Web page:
A conservation group in Zambia is working to protect elephants from poaching and other kinds of conflict.
One of Africa’s most iconic species and one of its most endangered. One conservation group is hoping to change that.
For the past 22 years, Conservation Lower Zambezi has helped train and support scouts here in Zambia. They scour 9,000 square kilometres of the country’s Lower Zambezi National Park and Game Management Areas.
This is the team’s newest recruit. Dogs are being taught how to detect ivory, arms and bush meat.
“If we have got any information someone has hidden ivory, with the dogs it won’t take long to find that person and the ivory quickly. These dogs will help a lot in the conservation unit, I’m sure they will help Zambia which will benefit from the dogs, the job will be simple,” said Adamson Phiri, dog handler.
Poaching in Zambia has soared over the past two years. The team needs more resources to take on powerful syndicates.
“Poaching has become more sophisticated, it’s done on a regional and global scale so we’re relying on specialized units and using intelligence as much as possible,” said Ian Stevenson, CEO of Conservation Lower Zambezi.
“More regional level work needs to be done, it’s a crisis across Africa. Recent surveys show the elephant population is holding its own but we need to keep the pressure up on the poachers.”
The involvement of the local community is critical for Conservation Lower Zambezi, whether it’s training up foot scouts and dog handlers or helping mitigate human-wildlife conflict in surrounding villages.
As farming encroaches on wildlife corridors, elephants face threats from villagers trying to protect their crops.
“We depend on these gardens for our survival. The community buys vegetables from us but the elephants come and eat them, which impacts on our income. Sometimes we don’t have enough money to send our children to school. People have been attacked; some have died,” said Irene Kapesa, farmer.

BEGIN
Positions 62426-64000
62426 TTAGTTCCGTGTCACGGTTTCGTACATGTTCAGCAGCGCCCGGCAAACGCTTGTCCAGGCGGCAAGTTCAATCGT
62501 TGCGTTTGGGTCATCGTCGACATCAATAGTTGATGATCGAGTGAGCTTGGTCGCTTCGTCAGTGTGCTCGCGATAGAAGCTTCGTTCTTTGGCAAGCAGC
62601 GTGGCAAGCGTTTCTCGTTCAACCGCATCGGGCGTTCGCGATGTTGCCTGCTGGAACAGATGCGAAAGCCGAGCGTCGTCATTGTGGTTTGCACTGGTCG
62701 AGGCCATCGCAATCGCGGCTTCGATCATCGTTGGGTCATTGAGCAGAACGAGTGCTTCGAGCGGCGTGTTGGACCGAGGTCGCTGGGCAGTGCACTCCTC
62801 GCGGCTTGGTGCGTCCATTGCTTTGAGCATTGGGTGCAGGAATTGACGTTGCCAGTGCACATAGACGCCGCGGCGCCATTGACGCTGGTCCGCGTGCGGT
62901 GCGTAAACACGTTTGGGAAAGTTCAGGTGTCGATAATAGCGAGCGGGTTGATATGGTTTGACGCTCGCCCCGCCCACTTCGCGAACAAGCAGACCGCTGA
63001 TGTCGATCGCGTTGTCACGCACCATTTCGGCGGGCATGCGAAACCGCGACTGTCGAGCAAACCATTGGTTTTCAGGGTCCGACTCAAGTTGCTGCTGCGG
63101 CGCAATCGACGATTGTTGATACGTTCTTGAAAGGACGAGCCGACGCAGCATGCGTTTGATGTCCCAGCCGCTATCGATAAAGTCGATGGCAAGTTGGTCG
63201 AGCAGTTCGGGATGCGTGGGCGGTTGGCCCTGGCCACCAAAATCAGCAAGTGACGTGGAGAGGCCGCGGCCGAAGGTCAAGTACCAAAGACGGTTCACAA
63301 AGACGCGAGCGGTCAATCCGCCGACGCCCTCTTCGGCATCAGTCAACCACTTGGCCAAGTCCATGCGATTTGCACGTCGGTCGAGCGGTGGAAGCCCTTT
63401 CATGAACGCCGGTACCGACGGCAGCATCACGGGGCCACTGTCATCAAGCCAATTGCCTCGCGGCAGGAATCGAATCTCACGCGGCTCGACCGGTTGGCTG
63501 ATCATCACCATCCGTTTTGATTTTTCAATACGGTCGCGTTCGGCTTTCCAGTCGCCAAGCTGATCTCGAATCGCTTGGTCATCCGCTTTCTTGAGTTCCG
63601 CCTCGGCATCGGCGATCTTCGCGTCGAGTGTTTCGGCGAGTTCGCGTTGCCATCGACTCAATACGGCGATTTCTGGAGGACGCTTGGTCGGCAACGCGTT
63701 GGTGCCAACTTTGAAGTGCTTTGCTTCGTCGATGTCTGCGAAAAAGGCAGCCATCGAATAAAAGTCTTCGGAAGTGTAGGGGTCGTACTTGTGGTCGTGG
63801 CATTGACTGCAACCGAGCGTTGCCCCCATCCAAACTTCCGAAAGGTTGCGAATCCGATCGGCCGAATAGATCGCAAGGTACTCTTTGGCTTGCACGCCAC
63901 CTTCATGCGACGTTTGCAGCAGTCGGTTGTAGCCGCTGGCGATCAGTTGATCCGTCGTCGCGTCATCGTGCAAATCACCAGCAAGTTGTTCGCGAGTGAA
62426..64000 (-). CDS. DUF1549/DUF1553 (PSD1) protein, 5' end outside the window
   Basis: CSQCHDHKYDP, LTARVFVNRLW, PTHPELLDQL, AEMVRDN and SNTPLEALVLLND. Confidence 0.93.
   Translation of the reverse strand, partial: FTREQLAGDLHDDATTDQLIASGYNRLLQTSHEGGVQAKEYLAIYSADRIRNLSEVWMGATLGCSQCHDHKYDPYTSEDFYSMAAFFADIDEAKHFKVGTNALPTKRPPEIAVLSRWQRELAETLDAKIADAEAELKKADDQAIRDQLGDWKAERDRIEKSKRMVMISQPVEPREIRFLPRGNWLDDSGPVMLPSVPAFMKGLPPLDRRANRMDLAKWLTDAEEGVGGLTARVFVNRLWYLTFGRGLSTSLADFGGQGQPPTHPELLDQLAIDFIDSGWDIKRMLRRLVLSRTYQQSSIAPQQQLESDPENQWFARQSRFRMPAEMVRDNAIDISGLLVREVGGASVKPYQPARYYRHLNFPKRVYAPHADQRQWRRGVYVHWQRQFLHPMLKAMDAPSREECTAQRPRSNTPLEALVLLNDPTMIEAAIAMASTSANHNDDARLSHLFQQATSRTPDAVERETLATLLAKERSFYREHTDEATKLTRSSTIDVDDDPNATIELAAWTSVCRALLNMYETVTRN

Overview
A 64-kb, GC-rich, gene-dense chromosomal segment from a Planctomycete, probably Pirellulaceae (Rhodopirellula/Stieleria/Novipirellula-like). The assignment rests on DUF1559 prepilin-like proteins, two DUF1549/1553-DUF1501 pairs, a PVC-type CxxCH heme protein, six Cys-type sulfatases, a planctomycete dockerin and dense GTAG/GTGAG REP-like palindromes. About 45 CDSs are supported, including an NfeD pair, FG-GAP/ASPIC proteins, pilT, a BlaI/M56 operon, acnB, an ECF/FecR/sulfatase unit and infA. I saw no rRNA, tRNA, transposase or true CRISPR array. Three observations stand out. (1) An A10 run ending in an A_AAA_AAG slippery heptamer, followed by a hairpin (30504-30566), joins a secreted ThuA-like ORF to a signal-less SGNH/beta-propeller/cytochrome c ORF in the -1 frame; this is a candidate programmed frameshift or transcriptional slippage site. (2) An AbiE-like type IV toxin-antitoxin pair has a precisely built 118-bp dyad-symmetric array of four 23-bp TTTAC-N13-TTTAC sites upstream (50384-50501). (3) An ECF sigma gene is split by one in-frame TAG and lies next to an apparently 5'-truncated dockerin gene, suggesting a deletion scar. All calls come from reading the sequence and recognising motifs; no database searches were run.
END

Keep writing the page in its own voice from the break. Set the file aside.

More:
“We, in conjunction with the Department of National Parks and Wildlife, have brought in scouts to scare them away. But it’s not enough because we lack manpower,” said Stephen Kalio, Human-Wildlife Conflict Coordinator.
“We get the most help from NGOs — the government must do more because we’re talking about injuries and death.”
Tourism is a huge financial boost to conservation efforts. Lodges pay membership fees and raise revenue for the park. They also provide jobs for residents, and many guides double up as conservationists.
“Since 2008 we’ve been training guides, who act as ambassadors, educating children about conservation. I think the programmes undertaken will in 10 years from now show progress. Conservation is important, without it I wouldn’t be a guide,” said Chris Musonda, head guide of Royal Zambezi Lodge.
The last aerial survey showed there are around 23,000 elephants in the Lower Zambezi. It’s a fairly large number.
But conservationists say it would be unwise to take for granted that the population can withstand threats without help.